1. Neuroscience
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Valence-encoding in the lateral habenula arises from the entopeduncular region

  1. Hao Li
  2. Dominika Pullmann
  3. Thomas C Jhou  Is a corresponding author
  1. Medical University of South Carolina, United States
Research Article
  • Cited 8
  • Views 1,753
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Cite this article as: eLife 2019;8:e41223 doi: 10.7554/eLife.41223

Abstract

Lateral habenula (LHb) neurons are activated by negative motivational stimuli and play key roles in the pathophysiology of depression. Prior reports suggested that rostral entopeduncular nucleus (rEPN) neurons drive these responses in the LHb and rostromedial tegmental nucleus (RMTg), but these influences remain untested. Using rabies viral tracers, we demonstrate disynaptic projections from the rEPN to RMTg, but not VTA, via the LHb in rats. Using in vivo electrophysiology, we find that rEPN or LHb subpopulations exhibit activation/inhibition patterns after negative/positive motivational stimuli, similar to the RMTg, while temporary inactivation of a region centered on the rEPN decreases LHb basal and burst firing, and reduces valence-related signals in LHb neurons. Additionally, excitotoxic rEPN lesions partly diminish footshock-induced cFos in the LHb and RMTg. Together, our findings indicate an important role of the rEPN, and possibly immediately adjacent hypothalamus, in driving basal activities and valence processing in LHb and RMTg neurons.

Data availability

All data generated or analyzed during this study are included in the manuscript and supporting files.

Article and author information

Author details

  1. Hao Li

    Department of Neuroscience, Medical University of South Carolina, Charleston, United States
    Competing interests
    The authors declare that no competing interests exist.
  2. Dominika Pullmann

    Department of Neuroscience, Medical University of South Carolina, Charleston, United States
    Competing interests
    The authors declare that no competing interests exist.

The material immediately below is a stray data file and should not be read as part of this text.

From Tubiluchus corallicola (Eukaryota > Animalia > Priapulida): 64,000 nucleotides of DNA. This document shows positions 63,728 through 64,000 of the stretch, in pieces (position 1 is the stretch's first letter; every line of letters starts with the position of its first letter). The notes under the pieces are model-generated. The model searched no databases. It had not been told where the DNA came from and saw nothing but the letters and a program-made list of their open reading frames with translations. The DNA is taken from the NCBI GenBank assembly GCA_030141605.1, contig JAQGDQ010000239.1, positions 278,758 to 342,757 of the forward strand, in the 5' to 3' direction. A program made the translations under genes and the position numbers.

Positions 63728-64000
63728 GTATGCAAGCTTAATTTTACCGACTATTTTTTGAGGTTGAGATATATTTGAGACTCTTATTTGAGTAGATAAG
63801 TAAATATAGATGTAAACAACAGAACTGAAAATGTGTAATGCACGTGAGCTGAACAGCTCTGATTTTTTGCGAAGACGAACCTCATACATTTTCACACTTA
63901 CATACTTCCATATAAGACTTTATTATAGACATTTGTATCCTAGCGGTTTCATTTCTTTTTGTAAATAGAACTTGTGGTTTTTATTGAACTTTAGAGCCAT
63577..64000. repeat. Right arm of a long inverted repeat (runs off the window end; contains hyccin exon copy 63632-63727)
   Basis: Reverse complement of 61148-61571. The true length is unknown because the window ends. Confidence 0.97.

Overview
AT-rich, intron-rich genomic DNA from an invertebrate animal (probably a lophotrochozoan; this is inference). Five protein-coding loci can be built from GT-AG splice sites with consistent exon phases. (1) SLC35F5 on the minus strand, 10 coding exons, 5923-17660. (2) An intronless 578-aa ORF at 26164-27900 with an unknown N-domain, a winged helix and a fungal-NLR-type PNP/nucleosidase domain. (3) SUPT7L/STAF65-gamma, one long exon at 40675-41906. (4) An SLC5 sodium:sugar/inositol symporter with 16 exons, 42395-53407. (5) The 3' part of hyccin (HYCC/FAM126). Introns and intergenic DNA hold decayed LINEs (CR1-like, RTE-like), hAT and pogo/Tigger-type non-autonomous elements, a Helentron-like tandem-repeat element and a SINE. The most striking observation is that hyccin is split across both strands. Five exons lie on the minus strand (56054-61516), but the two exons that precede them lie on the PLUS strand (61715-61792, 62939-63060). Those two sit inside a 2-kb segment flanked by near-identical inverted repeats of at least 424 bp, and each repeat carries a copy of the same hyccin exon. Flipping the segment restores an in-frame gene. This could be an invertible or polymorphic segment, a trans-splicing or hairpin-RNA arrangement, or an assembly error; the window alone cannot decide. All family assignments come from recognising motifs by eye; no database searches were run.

3. Thomas C Jhou

    Department of Neuroscience, Medical University of South Carolina, Charleston, United States
    For correspondence
    jhou@musc.edu
    Competing interests
    The authors declare that no competing interests exist.
    ORCID icon "This ORCID iD identifies the author of this article:" 0000-0001-8811-0156

Funding

National Institutes of Health (DA037327)

  • Thomas C Jhou

National Institutes of Health (DA032898)

  • Thomas C Jhou

The funders had no role in study design, data collection and interpretation, or the decision to submit the work for publication.

Ethics

Animal experimentation: This study was performed in strict accordance with the recommendations in the Guide for the Care and Use of Laboratory Animals of the National Institutes of Health. All of the animals were handled according to approved institutional animal care and use committee (IACUC) protocols (2988) of the Medical University of South Carolina. The protocol was approved by the Institutional Animal Care and Use Committee of the Medical University of South Carolina (DHHS Assurance #A3428-01). All surgery was performed under isoflurane anesthesia, and every effort was made to minimize suffering.

Reviewing Editor

  1. Naoshige Uchida, Harvard University, United States

Publication history

  1. Received: August 18, 2018
  2. Accepted: March 9, 2019
  3. Accepted Manuscript published: March 11, 2019 (version 1)
  4. Version of Record published: April 9, 2019 (version 2)

Copyright

© 2019, Li et al.

This article is distributed under the terms of the Creative Commons Attribution License permitting unrestricted use and redistribution provided that the original author and source are credited.

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